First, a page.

This is the first instalment in our new series of Legal News Hot Topics, where we take the latest big, legal cases in the public eye and boil them down into five-minute reads for you to understand and utilise in upcoming interviews – so you know exactly what to answer when asked “Tell us about a recent legal case that has interested you?”
Imagine the situation. You’re driving home at night when you see flashing blue lights in your rear-view mirror. It’s a high-speed chase. Next thing you know, you’ve been hit by a speedster trying to get away from the police. Who can you sue for compensation?
Until a few weeks ago, the answer was ‘the speeder’. A claim in negligence could not be brought against the police where the danger was created by someone else, except in unusual circumstances such as where there has been an assumption of responsibility.
In our example, even if the police were conducting the chase negligently (what this means in practice, nobody knows – what differentiates a negligent and a non-negligent high speed chase?), you could not sue them under the principles in Hill v Chief Constable of West Yorkshire .
That has all changed with Robinson v Chief Constable of West Yorkshire .
The facts are extraordinarily simple. Four police officers attempted to arrest a suspected drug dealer in a high street. In the struggle, the dealer fell into a 76-year-old bystander, Mrs Robinson, pushing her to the ground and injuring her.
At first instance, the judge determined that the officers had been negligent, as the potential harm to Robinson was easily foreseeable and she obviously had a relationship of proximity. However, they were protected by Hill immunity.
The Court of Appeal agreed and applied every law student’s favourite Caparo test, deciding that it would not be fair, just and reasonable to impose a duty of care. The police occupy a special position within the law of liability when they are exercising their ‘core functions’, such as arresting a suspected drug dealer.
So far, so conventional. But, as was heralded by the Supreme Court surprisingly granting permission to appeal, all was about to change.
If you’re a bit of a law geek (not even specifically a tort law geek, but any budding lawyer), the judgement is fascinating. It’s not by the typical standard of landmark judgements and I would strongly recommend that, if there is just one judgement you read this year, it’s this one.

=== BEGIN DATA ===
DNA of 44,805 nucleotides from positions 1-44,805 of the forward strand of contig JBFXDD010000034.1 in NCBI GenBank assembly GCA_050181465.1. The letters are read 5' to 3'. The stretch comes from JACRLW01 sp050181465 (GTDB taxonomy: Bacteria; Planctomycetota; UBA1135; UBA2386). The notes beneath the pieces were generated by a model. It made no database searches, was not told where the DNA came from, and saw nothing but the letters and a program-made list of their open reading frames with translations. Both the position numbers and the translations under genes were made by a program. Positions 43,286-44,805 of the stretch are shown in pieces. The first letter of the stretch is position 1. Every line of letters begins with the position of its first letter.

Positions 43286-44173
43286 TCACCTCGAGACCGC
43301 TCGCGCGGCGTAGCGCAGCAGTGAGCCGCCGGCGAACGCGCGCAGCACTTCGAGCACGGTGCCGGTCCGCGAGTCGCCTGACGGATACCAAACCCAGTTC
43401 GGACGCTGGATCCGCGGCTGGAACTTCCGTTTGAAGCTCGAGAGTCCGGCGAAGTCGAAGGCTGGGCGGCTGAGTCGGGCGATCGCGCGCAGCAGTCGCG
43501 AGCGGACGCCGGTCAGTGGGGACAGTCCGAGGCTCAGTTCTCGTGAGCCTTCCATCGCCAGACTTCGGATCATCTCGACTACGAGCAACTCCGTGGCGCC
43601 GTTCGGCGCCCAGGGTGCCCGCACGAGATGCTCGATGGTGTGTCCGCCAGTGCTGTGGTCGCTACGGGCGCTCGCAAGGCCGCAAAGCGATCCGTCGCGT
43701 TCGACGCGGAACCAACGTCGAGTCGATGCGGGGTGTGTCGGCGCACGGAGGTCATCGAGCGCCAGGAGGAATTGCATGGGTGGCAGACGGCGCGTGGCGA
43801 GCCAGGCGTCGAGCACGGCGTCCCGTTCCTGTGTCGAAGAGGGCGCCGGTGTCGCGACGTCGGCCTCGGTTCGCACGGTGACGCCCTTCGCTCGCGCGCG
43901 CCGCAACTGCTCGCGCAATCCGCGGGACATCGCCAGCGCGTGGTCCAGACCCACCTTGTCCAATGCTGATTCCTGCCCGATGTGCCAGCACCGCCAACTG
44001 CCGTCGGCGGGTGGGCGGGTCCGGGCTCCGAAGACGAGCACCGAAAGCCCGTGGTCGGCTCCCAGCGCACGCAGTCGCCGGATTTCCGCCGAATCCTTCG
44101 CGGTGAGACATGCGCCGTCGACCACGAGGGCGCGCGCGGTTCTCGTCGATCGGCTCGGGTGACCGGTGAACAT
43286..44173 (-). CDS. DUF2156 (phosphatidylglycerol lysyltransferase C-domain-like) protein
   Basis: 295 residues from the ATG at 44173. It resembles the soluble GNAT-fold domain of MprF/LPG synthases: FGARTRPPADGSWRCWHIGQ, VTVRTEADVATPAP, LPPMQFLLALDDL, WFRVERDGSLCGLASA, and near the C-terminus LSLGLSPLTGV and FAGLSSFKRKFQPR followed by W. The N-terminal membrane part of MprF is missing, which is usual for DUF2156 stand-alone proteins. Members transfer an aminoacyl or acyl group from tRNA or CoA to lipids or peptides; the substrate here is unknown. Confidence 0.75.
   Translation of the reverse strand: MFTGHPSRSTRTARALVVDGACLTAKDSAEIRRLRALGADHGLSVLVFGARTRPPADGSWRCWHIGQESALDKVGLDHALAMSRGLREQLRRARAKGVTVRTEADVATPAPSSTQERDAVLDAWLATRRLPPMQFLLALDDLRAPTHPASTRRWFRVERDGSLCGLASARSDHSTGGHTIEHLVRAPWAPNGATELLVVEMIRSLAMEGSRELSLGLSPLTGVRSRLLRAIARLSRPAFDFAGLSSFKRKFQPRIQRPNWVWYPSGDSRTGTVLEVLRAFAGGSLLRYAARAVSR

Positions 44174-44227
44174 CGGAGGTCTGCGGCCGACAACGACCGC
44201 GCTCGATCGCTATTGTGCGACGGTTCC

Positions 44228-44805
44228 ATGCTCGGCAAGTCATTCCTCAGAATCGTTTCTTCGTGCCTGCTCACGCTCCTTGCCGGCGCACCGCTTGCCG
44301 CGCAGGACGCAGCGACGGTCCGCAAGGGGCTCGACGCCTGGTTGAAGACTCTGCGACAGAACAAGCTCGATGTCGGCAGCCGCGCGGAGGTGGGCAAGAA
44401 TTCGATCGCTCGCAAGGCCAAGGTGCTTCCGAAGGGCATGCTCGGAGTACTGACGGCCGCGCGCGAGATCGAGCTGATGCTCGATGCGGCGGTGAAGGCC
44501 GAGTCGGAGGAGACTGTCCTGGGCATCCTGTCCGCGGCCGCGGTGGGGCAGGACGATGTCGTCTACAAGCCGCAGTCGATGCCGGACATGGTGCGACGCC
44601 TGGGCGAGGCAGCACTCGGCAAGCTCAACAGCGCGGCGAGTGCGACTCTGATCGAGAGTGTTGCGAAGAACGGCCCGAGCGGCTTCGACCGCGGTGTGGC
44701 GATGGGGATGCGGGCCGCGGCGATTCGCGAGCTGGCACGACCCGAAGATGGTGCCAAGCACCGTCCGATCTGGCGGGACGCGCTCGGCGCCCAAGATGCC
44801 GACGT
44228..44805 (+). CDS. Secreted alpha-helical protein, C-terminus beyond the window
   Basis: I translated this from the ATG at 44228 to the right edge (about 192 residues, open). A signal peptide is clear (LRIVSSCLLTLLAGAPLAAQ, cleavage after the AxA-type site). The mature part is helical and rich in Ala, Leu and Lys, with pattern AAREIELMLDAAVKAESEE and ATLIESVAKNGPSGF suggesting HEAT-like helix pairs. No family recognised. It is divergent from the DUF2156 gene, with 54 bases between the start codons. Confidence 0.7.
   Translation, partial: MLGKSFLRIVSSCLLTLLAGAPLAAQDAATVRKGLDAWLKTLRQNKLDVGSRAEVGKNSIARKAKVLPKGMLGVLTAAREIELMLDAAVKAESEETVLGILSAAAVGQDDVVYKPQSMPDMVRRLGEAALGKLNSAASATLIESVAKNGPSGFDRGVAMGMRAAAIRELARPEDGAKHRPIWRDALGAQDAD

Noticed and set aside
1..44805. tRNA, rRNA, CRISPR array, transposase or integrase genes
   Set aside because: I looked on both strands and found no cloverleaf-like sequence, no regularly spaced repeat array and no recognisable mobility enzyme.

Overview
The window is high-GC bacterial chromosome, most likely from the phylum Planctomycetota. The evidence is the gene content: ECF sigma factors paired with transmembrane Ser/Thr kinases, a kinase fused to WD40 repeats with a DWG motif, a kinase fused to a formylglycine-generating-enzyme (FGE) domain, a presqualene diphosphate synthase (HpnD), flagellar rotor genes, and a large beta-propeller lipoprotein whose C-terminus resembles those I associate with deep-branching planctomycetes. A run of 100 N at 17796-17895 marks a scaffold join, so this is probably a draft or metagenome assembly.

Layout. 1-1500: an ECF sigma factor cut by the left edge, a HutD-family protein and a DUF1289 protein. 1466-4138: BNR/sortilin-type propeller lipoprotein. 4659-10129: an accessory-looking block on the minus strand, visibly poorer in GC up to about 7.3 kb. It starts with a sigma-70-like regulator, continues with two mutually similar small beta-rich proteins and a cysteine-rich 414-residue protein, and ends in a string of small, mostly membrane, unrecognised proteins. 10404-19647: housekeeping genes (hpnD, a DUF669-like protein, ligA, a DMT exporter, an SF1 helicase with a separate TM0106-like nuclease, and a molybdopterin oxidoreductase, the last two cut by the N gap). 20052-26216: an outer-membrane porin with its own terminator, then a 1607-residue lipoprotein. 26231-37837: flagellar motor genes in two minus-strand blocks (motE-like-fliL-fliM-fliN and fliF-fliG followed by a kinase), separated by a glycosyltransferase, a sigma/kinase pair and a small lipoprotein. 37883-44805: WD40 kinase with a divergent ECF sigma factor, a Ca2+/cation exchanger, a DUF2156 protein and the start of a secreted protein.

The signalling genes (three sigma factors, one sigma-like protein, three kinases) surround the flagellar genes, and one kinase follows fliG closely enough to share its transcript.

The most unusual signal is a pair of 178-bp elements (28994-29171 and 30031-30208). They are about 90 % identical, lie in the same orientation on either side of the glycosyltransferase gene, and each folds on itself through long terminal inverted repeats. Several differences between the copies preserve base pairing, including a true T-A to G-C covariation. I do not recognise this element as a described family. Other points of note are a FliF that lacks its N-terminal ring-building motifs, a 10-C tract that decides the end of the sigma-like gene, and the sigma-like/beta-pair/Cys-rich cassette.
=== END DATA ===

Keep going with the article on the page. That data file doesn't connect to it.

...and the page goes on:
The Court engages in the most remarkable sleight of hand, effecting a serious and substantial change in the law while denying all the while that they are doing any such thing. It’s indicative of their awareness of and potentially unease with this sleight that, of the five justices, two feel bound to draft concurring judgments based on different grounds.
In the central tenet of the judgment, Lord Reed for the majority found that the same law of negligence applied to the police as to all other members of society, even when engaging in their core function. Indeed, the same law has always applied to the police – everybody had just been getting Hill wrong for decades.
The infamous Caparo test, unexpectedly, isn’t engaged at all on these facts. This test only applies to exceptional factual matrixes that would result in an incremental development of the law of negligence – if a case can be answered through reliance on precedent then it must be.
Caparo only applies where there is zero precedent (indeed, one of the subtexts of the judgement is that the courts are occasionally all too ready to resort to innovative interpretations of Caparo and should knuckle down and follow precedent more often).
Reed’s reasoning was a little too much for Lord Mance and Lord Hughes, who baulked at this judicial wizardry. They both explicitly acknowledged, in different ways, that the principles behind the law of negligence are unsatisfactory and can resemble a policy-balancing act. This balancing act used to exclude – on public interest grounds – the police’s core functions from attracting a duty of care – but no longer.
Published: 06/03/18 Author: Oliver Jackson
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